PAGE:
The people responsible for an automobile accident are those who are operating the involved vehicles at the time of the accident - unless the cause is mechanical failure or some other event outside the control or any of the operators. The person responsible for paying for the resulting damages may be the vehicle owners or the person who bought the vehicle insurance (usually, but not always, the same person). When operator negligence is involved, the operator may be responsible for paying the damages, even though the operator is not the insured person.
Do you have car insurance? Yours will cover it. Your friend if he is a true friend, will cover the deductible.
My boyfriend was driving my car and had an accident. My insurance company paid the damages but his insurance premiums went up. Mine did not increase. The points follow the driver. It has been a few years but I am not sure if it has changed. Your insurance agent should be able to inform you. I didn't want to call them at the time but I did and was assured even though they paid for it, I was not penalized nor were my premiums increased.
It could, depending on the seriousness of the accident, payments made, past history, etc. Since insurance follows the car, yours would be primary since it's your car. Your carrier insures you and your risks. By allowing another person to drive your car, you have accepted the possible risk of that person having an accident. Your premiums might change accordingly.
There is more than one answer to this question. Because you did not state who was at fault in the accident. If the other driver was at fault, it is that person or their insurance company that is responsible for the repairs on your car. If it is the friends fault, then it is the friend that is responsible. Even if the friend did or did not know you had did not have insurance.
Provided that there are no exclusions in your friends policy, anybody driver their car with permission will be covered if they cause an accident. You are of course subject to the coverages and limits on your friends policy. Ex, if your friend has just liability, the insurance company will only pay for damages you cause to the other party, not damage to the vehicle you were driving.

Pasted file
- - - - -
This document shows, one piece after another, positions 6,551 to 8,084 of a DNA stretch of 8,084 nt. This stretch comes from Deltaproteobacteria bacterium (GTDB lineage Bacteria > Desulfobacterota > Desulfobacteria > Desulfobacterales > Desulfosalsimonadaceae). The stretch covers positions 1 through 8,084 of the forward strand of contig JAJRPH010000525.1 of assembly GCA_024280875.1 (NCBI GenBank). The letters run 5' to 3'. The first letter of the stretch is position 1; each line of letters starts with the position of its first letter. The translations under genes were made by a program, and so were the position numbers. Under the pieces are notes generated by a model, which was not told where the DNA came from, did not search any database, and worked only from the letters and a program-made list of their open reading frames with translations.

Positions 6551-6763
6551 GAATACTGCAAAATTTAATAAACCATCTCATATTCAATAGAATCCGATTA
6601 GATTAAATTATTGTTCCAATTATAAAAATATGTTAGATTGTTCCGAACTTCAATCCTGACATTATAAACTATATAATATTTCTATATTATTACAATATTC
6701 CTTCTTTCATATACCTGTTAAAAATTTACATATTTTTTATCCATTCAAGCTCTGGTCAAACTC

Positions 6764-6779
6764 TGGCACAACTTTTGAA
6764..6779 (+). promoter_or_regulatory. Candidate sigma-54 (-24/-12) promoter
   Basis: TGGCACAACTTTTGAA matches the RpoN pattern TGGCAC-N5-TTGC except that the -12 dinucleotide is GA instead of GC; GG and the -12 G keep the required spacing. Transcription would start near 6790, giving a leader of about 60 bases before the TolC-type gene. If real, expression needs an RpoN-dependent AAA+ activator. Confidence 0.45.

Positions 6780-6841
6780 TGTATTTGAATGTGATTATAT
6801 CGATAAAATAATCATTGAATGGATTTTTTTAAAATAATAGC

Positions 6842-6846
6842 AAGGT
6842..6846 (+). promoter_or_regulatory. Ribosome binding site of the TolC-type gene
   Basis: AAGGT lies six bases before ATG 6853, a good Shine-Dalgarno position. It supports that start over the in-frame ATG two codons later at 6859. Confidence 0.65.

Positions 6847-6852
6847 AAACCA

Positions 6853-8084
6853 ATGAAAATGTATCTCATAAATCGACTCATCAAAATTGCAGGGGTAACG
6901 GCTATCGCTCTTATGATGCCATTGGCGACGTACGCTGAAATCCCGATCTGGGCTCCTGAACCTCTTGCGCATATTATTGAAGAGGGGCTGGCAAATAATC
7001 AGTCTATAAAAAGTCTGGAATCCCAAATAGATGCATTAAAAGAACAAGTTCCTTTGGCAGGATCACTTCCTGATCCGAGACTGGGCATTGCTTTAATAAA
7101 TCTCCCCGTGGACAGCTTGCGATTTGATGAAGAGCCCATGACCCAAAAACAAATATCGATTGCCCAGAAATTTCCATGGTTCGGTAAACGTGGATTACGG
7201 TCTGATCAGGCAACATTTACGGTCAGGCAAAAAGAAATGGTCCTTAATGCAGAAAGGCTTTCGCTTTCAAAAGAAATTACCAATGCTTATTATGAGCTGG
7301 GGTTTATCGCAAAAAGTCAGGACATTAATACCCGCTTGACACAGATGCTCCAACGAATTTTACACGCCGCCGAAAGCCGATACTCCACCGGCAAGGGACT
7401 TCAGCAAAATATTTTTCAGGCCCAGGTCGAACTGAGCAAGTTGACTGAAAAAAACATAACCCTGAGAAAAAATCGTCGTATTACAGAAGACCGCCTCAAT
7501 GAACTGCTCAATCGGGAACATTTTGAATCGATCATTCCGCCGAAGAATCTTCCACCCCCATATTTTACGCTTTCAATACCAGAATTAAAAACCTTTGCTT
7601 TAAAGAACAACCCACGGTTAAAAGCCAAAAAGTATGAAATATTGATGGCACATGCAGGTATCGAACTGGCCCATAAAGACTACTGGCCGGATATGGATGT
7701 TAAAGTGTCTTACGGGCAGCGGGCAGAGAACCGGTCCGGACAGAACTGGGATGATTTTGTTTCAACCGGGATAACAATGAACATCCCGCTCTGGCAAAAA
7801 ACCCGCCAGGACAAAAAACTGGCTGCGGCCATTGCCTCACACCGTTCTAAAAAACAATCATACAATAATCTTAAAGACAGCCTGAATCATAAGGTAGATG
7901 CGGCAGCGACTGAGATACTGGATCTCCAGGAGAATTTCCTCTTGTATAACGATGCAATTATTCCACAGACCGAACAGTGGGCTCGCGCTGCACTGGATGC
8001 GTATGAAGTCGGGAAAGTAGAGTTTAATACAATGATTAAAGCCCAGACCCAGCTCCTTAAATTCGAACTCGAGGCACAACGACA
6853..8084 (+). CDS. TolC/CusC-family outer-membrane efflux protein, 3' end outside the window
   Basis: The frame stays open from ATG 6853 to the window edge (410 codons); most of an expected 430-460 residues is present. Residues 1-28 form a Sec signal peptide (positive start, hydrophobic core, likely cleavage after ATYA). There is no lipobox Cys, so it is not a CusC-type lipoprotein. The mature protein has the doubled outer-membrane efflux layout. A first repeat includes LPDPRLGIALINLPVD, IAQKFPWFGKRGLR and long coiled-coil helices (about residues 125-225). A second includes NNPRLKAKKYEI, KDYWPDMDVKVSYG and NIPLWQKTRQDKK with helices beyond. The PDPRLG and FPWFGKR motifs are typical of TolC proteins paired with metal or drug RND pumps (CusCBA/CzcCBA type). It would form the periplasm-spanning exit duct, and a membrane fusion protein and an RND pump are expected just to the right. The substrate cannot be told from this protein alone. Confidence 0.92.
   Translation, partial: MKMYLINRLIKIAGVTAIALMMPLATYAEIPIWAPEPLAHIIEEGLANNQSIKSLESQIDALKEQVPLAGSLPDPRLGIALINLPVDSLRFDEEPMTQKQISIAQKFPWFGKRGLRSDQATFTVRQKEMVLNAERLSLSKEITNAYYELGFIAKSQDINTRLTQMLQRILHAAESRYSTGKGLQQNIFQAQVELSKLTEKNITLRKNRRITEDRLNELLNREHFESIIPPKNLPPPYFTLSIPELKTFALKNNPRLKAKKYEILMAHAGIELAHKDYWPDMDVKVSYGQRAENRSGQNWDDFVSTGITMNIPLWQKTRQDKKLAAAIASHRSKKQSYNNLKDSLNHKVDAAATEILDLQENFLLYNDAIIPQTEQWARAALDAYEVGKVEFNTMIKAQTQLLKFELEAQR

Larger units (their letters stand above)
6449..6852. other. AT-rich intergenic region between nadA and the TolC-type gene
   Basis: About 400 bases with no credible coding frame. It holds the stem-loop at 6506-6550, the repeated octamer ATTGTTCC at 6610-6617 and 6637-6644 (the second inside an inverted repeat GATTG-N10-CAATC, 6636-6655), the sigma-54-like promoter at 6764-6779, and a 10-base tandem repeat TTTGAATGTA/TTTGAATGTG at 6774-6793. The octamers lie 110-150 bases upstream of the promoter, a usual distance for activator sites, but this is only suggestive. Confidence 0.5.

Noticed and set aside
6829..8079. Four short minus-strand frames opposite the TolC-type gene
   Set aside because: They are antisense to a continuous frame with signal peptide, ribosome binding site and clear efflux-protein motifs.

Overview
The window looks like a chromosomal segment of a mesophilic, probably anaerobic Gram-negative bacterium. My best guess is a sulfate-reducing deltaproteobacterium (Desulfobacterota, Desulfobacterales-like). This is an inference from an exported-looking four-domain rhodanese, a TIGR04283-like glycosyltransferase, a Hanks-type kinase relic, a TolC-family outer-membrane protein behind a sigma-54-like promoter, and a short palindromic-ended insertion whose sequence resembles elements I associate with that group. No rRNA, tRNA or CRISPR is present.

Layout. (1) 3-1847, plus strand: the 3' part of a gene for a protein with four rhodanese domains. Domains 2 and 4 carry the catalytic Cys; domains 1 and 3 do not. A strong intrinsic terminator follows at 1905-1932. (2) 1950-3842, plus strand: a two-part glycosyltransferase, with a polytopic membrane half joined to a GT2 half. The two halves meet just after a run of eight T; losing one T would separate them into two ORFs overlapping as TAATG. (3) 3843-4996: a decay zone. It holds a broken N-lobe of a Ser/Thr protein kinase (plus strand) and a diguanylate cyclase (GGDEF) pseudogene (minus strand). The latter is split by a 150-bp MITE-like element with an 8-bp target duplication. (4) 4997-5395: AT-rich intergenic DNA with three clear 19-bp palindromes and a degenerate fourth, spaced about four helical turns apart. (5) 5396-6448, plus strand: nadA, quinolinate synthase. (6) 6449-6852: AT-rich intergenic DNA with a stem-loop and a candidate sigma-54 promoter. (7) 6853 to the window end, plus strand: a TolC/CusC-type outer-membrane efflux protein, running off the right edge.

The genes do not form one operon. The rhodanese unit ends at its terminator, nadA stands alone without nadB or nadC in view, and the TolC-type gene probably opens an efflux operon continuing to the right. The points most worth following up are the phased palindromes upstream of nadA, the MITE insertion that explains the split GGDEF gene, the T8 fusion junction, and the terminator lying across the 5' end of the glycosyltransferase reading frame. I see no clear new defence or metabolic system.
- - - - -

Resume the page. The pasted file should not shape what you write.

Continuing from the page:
Your friend is. If she is over 25 she is normally covered. Because you claim on youe insurance, technically it will be an at fault accident and your premium may go up. You should talk to your insurer.
depends on your and his insurance, generally insurance follows the driver not the car. so your insurance shouldn't care, their insurance should pay for everything. If they don't have insurance, then your uninsured motorist might cover it. It depends entirely on your company, but if your company pays then your premiums will go up. The person they hit should have insurance that may cover it. I see no reason why your insurance should be involved.
No, not without suing. "Punitive" awards are for 'Punishment", basically meaning that you assert your friend inflicted your injuries intentionally or through wanton disregard, with malice and intent. Like they did it all on purpose maybe sicking their vicious dog on you. It would not be an accident and could elevate the matter to a criminal assault. If your injury was not an accident, or the result of an assault or criminal negligence, then the homeowners insurance would not cover any damages at all. This is because home insurance excludes all coverage and damages from criminal acts of the insured.
The driver of the vehicle would be considered as secondary. Say you own a car, and are insured with company X. You let a friend borrow your car, and they have insurance with company Y. If there is an accident that exceeds the limits of the policy for company X, then company Y would pay up to their policy limit to cover the remainder of the balance for damages. If the driver does not have their own insurance, then potentially both the driver and the vehicle owner could be sued and be responsible for damages.